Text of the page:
The Art of the Steal, The Untold Story of the Barnes Foundation
Pennsylvania’s Barnes Museum and its legally questionable and morally objectionable dismantling form the basis for director and cinematographer Don Argott’s fascinating documentary “The Art of the Steal” opening February 26 IFC Center in New York. “The Art of the Steal” is an engrossing, outrageous, infuriating, harrowing ride through the modern art world where art vs. commerce, big money, political corruption, endowments, a decaying building, the will and intentions of a deceased founder and a proposed “legal” daylight robbery all clash.
“More Cezannes than the Louvre,” “The greatest act of cultural vandalism since World War II,” “The Scandal of the modern art world,” are some of the quotes about the Barnes Foundation and those who would exploit it that open the film. Perhaps the most interesting quote is from Henri Matisse: “The Barnes Foundation is the only sane place to see art in America.”
Dr. Albert C. Barnes created the Barnes Foundation in 1922. The foundation is an educational institution whose mainstay is an incredible, one of a kind, collection of Post-Impressionist and early modern paintings, whose worth is now in the billions. The Barnes Foundation is located in Lower Merion Pennsylvania, a suburb five miles from the City of Philadelphia. Although a prominent and visionary art collector, Barnes came from a working class background which he never forgot. He was a misanthrope with a long memory who had nothing but disdain for the cultural elite. As a result Barnes was more likely to allow a plumber into his museum than an art critic. The Barnes Foundation displayed its art in small intimate rooms where it could be appreciated in an idyllic setting. Barnes intended for his foundation to be primarily for education but a few days a week would allow visitors in by appointment only. Barnes died in a car accident in 1951. In his will were strict instructions that his foundation was to remain as it was and that no artwork was to be removed. He left control of his collection to Lincoln University, a small African American college, perhaps as a final dig at the cultural elite. Now fifty years later the cultural elite are using legal and political maneuvers to take the Barnes collection and move it to a new museum in Philadelphia where it will become a mass marketed museum show, exactly what Barnes did not want. Barnes’ supporters and former students try to stop what they see as a desecration.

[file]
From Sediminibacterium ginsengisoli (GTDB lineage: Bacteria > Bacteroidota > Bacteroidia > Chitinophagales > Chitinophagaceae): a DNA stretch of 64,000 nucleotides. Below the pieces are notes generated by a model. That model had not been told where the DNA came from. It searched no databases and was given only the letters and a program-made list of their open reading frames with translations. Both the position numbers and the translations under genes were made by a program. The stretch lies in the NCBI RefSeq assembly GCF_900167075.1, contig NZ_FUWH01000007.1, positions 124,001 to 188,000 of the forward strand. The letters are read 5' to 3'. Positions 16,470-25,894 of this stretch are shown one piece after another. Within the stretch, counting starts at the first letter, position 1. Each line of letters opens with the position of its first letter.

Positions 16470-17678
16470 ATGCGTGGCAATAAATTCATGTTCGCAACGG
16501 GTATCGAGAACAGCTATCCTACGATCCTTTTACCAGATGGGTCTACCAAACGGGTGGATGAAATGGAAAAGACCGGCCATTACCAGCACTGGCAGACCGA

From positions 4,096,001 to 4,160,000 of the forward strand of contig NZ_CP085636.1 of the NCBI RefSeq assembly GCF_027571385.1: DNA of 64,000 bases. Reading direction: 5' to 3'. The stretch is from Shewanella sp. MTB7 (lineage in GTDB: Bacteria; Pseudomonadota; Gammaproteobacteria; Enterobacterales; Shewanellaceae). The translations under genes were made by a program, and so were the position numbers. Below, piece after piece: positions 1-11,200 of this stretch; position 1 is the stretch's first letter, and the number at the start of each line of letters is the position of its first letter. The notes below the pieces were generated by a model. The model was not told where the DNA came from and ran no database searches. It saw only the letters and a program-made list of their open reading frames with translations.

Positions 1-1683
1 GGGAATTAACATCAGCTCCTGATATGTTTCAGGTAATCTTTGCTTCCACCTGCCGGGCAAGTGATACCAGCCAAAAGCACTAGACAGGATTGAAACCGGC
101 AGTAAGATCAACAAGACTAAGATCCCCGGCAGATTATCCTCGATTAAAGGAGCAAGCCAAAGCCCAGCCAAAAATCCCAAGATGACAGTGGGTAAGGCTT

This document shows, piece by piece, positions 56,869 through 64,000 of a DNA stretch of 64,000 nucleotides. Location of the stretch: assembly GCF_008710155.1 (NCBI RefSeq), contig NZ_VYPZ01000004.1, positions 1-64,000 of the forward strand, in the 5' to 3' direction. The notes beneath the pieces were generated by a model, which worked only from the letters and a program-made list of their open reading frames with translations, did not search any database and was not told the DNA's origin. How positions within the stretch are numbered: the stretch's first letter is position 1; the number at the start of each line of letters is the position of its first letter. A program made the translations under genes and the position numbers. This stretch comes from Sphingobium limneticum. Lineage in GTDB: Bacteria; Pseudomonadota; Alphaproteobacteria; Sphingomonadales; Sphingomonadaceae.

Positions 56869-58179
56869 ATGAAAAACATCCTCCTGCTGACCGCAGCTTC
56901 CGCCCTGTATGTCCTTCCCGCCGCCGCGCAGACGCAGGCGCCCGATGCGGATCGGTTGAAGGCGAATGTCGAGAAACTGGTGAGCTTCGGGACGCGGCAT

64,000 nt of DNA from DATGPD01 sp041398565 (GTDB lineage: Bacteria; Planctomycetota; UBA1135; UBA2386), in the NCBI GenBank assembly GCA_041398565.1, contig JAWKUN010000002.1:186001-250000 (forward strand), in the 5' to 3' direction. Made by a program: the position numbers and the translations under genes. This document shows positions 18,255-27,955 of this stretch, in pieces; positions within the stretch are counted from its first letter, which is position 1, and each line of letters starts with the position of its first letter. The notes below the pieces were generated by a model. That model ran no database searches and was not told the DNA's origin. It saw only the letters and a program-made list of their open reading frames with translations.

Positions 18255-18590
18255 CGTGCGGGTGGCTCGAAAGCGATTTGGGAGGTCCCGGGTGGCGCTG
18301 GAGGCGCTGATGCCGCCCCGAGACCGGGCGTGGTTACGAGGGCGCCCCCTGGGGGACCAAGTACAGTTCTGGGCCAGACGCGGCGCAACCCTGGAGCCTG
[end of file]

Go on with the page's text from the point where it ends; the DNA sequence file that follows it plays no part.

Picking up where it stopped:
I have said many times in this column that my litmus test for a good documentary is one that can take a subject about which I have little knowledge or interest and make it compelling. “The Art of the Steal” accomplishes this by its terrific filmmaking. It is a well paced tightly told story which intelligently integrates interviews, Barnes’ home movies, news footage, voice overs and a real appreciation of the beautiful artwork itself.
The film’s visual design and sharp cinematography are very reminiscient of the innovative work of documentarian Errol Morris without ever becoming derivative. To make his points visually Argott uses close ups of typewriter keys, the inner workings of a VCR, shots of legal documents with animated lines crossing off sentences as the powers-that-be dilute the foundation’s power. All of this seen over a music score that is alternately anxious and haunting, with many pieces by composer Philip Glass, make “The Art of the Steal” a breathless and important work.
The Art of the Steal, director Dan Argott 2009, IFC Films, 101 minutes